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Lot Number: 148
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1779 First Edition Printing Being a Revolutionary War Period Critique of British Navy Admiral Richard Howe

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1779-Dated Revolutionary War Period, First Edition Printing titled: “A LETTER TO THE RIGHT HONOURABLE LORD VISCOUNT H(OW)E, ON THIS NAVAL CONDUCT IN THE AMERICAN WAR.”, by Joseph Galloway and printed in London for J. Wilkie, Complete, Choice Very Fine.

A historically important original contemporary 1779 War Date 18th Century treatise, written by the noted American statesman and leading Loyalist Joseph Galloway, and printed in London for J. Wilkie. The author Joseph Galloway criticizes the actions of the brilliant British Navy Admiral Richard Howe during the ongoing American Revolution. Galloway had been openly critical of the Admiral, charging him with misconduct in his failed operations of the ongoing American Revolutionary War.

Howe's conduct is examined at a time when he was battling both the French fleet and the smaller American forces. This rare book remains in very nice condition, bound in pamphlet format and in later plain blue-green wraps. There is some scattered foxing, yet generally clean internally. All in all, this desirable treatise remains very presentable. This important Imprint has 50 pages with a separate half-title and a rear advertising leaf. It measures about 5" x 8.25" x .25" thick. This influential critique includes a listing of the British and American Naval Ship Engagements between 1776 to 1777. This rarely encountered copy is complete with the half-title and the terminal ad leaf. SEE: Howes G42; Sabin 26435.

Joseph Galloway (1731-1803) was a Delegate to the First Continental Congress from Pennsylvania, and was later an influential American British “Loyalist” during the Revolutionary War.

Born at West River in Anne Arundel County, Maryland, he moved to Pennsylvania in 1740, where he received a liberal schooling. He studied law, was admitted to the bar and practiced in Philadelphia. Galloway was a Member of the Pennsylvania House of Representatives from 1757-75 and served as Speaker of the House from 1766-74.

Galloway was a member of the Continental Congress in 1774, where he proposed a compromise plan for Union with Great Britain which would provide the colonies with their own parliament subject to the Crown, "Plan of a Proposed Union between Great Britain and the Colonies."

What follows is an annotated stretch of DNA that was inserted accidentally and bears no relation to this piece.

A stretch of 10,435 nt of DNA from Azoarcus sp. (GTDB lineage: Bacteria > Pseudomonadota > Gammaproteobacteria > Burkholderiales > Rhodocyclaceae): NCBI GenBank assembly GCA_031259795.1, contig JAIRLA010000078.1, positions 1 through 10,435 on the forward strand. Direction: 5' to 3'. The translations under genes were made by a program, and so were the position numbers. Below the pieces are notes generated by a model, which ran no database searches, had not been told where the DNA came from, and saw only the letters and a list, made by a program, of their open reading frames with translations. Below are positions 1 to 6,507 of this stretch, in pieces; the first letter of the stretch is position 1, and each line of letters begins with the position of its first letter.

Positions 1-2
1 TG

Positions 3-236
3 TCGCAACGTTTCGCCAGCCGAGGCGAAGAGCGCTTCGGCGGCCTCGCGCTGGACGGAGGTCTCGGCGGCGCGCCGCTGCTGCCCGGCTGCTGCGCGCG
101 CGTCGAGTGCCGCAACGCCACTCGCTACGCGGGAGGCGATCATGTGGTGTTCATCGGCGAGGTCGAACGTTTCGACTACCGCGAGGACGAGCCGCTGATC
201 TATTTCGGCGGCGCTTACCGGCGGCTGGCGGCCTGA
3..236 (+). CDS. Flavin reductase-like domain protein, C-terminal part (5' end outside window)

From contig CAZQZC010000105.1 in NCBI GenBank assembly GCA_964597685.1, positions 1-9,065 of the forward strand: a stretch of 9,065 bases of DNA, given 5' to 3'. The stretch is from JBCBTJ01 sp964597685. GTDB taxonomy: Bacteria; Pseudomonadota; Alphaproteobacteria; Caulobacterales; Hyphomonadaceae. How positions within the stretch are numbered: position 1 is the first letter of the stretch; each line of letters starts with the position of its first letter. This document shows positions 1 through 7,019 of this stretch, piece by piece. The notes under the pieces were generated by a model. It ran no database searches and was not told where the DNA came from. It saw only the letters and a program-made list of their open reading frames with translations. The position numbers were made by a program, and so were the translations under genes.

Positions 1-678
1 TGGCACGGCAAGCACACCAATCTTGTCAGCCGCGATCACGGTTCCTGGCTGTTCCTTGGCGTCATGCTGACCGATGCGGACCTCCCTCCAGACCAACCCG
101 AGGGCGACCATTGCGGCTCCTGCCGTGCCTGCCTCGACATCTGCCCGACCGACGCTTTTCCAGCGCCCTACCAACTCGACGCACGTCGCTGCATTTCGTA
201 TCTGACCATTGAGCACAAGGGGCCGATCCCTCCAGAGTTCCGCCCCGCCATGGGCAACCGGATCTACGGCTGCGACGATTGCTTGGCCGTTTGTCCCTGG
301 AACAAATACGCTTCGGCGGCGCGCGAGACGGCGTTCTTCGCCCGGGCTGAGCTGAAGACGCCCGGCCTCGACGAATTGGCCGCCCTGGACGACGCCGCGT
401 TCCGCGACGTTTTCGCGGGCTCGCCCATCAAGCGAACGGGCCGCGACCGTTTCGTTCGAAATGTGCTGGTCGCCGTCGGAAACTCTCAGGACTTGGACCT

He signed the Non-Importation Agreement, but was opposed to Independence of the Thirteen colonies and remained loyal to the King. A resident of cosmopolitan Philadelphia and an associate of Benjamin Franklin, Galloway was throughout his career a British-American nationalist, believing that the British Empire offered a citizen greater liberties than any nation on earth.

Galloway urged reform of the imperial administration and was critical of the trade laws, the Stamp Act of 1765, and the Townshend Acts enacted in 1767; and as early as 1765 he had a conciliatory plan to end the disputes between England and the colonies.

In December of 1776, Galloway joined the British General Howe and accompanied him on his capture of Philadelphia. During the British occupation, he was appointed Superintendent of Police, and headed the civil government. He had a reputation as a highly efficient administrator, but one who repeatedly interfered in military affairs. He aggressively organized the Loyalists in the city, but was dismayed when the British army decided to abandon the city.

When the British army withdrew, he went with them, and, in 1778, moved to London. There he became influential in convincing the British that a vast reservoir of Loyalist support could be tapped by aggressive leadership, thus setting up the British invasion of the South. The General Assembly of Pennsylvania convicted him of Treason and confiscated his estates.

Richard Howe, 1st Earl Howe (1726-1799) was a celebrated British Admiral and a member of one of England's most famous military families. His brother William Howe, 5th Viscount Howe (1729-1814) was Commander-in-Chief of British forces during the Revolutionary War.

At the start of the War, Admiral Howe was thought to be sympathetic to the American colonists. He had known Benjamin Franklin and had written to Franklin in a peacemaking effort. Because of his known sentiments, he was selected to command naval forces in America. He was joined by his brother, General Sir William Howe, head of the land forces, to attempt a reconciliation. A committee appointed by the Second Continental Congress conferred with the Howes in September of 1776, but nothing came of it.

The appointment of a new peace commission in 1778 deeply offended the Admiral, and he resigned from his command. His resignation was reluctantly accepted but before it could take effect, as France declared War, and a powerful French squadron was sent to America under the Comte d'Estaing.

Greatly outnumbered and forced to take a defensive stance, Howe nevertheless baffled the French admiral at Sandy Hook, and defeated d'Estaing's attempt to take Newport, Rhode Island by brilliant maneuvering which combined caution and calculated daring. Upon Admiral John Byron's arrival from England with reinforcements, Howe left his station in September 1778.

Declining to serve afterwards, he cited distrust of British officials and a lack of support during his command in America. He was further embittered by the dismissal of himself and his brother as peace commissioners, as well as unwarranted by attacks in the British press against him.

Lot Number: 148
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Estimate Range: $1,000 - $1,500
Early American
1520 Commerce St., # 312 • Winchester, VA 22601
Phone: 858 • 759 • 3290